An alternative formula for picking your target zone for cardio training

UPDATE Nov. 29, 2014: I’ve added a calculator to do the math!

HRreserve Calculator

Now, people who have been following along with me for a while know that I don’t think that you should build a caloric-deficit around going to the gym.  Get your diet nailed down right first, and then exercise can be thought of as ‘free weight loss”.

That said, there’s a lot of benefits to your overall health by adding regular cardiovascular training, without doubt.   So, with all that in mind, what’s the best way to go about this?

Everyone knows that our philosophy here is to minimize the clutter and noise.  Focusing on the relevant metrics is the key.   I  think everyone agrees that heart rate is the way to go here.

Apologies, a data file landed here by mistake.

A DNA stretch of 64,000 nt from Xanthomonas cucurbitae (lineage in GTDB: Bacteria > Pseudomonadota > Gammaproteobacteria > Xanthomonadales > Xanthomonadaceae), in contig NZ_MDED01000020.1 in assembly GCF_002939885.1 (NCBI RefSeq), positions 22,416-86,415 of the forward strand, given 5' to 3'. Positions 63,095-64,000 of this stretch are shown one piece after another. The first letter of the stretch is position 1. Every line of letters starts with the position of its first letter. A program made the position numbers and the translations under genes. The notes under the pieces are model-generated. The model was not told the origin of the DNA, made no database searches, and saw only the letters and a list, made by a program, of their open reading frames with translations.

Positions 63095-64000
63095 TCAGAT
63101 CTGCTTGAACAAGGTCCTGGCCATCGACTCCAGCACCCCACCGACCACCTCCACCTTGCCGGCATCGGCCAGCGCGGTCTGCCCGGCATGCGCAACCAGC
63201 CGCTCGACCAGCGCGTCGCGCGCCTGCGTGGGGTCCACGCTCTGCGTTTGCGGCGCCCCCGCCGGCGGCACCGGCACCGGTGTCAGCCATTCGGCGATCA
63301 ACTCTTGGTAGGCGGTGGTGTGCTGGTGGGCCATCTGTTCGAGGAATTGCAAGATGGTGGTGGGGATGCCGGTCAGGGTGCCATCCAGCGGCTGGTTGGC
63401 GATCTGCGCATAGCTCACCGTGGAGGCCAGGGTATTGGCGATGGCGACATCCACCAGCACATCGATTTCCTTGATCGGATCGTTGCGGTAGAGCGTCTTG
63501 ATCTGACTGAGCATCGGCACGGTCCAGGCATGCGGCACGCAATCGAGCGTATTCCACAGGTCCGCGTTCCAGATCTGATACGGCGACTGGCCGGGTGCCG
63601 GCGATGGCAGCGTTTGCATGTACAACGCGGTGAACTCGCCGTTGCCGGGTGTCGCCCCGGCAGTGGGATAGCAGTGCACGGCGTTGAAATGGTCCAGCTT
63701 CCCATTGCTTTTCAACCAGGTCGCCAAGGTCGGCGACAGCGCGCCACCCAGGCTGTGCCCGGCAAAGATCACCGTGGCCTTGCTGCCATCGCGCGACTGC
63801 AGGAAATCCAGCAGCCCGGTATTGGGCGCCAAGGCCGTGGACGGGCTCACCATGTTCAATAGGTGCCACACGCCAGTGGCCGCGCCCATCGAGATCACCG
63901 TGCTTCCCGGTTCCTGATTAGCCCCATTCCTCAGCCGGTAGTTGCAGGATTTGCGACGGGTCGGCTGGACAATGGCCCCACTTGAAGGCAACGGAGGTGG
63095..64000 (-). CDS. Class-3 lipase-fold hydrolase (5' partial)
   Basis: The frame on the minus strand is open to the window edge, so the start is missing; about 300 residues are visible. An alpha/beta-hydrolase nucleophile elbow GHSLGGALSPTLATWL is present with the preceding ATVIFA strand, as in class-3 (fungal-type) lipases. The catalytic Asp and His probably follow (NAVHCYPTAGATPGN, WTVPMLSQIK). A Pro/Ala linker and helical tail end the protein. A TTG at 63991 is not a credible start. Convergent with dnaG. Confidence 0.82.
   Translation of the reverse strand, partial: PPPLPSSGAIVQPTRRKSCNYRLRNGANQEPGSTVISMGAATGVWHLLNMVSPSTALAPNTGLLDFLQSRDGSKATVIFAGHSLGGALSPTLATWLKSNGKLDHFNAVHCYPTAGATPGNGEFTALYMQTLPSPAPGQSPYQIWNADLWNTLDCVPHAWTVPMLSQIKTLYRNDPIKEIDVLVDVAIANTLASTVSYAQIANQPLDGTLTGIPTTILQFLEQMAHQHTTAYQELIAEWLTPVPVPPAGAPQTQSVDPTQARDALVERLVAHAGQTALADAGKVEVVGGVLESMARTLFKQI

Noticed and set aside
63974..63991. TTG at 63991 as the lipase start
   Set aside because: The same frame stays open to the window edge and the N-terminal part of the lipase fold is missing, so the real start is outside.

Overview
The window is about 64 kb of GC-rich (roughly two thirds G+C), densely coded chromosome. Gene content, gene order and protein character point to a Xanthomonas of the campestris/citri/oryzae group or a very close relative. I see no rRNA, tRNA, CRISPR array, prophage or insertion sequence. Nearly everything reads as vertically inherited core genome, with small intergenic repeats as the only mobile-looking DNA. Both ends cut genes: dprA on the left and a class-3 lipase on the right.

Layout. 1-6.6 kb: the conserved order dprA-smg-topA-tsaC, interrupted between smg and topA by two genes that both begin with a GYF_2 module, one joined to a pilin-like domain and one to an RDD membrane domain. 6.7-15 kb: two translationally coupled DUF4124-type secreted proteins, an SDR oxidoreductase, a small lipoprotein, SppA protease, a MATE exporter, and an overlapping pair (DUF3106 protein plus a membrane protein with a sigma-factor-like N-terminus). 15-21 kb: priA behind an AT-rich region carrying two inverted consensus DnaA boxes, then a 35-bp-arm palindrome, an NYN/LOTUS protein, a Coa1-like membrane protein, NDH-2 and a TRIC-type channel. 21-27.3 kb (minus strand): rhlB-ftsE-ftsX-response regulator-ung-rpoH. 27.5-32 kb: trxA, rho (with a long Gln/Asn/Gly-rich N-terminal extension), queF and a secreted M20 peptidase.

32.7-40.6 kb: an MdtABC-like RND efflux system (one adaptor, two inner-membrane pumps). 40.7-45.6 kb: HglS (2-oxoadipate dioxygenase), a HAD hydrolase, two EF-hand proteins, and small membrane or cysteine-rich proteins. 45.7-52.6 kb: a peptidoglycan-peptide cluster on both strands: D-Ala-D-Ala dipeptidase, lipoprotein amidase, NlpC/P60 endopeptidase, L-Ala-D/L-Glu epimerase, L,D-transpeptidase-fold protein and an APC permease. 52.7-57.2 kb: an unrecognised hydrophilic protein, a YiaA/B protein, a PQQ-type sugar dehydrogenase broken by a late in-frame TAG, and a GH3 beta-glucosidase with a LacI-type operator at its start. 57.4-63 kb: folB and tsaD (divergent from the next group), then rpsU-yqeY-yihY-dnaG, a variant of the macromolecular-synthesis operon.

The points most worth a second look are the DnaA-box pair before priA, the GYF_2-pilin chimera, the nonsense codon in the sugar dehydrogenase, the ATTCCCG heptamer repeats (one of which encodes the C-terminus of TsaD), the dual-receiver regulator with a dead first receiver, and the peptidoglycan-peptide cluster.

So, how does one determine their target heart rate?

I recently had a conversation with an exercise physiologist, and we discussed Karvonen’s work in deriving target heart rates. Karvonen suggested a percentage, not of maximum heart-rate, but rather of heart-rate reserve.  The difference between resting and maximum heart rate.

Let’s work a real-world example:

46 years old with a resting heart rate (HRrest) of 67

HRmax = 220 - Age
      = 220 - 46
HRmax = 174

HRreserve = HRmax - HRrest 
          = 174 - 67
HRreserve = 107

Now, we want to train between 70% and 80% of that HRreserve. You really should discuss these goals with your family doctor if you have any questions, of course.

70% of HRreserve = ( .7 * 107 ) + 67
                 = 75 + 67
                 = 142 ( I consider this my base goal )

80% of HRreserve = ( .8 * 107 ) + 67
                 = 86 + 67
                 = 153 ( Rocking and Rolling! 
                         This is where I want to be when I work out )

90% of HRreserve = ( .9 * 107 ) + 67
                 = 96 + 67
                 = 163 ( You *cannot* sustain this for long! )

The answer, for me in this example is:  30 mins @ greater than 150 BPM 3x/week 

I set the cruise control at 150, relax and enjoy the exercise! We’ll talk about why I like this over the more conventional methods of deriving training rates another time.

Posted in Exercise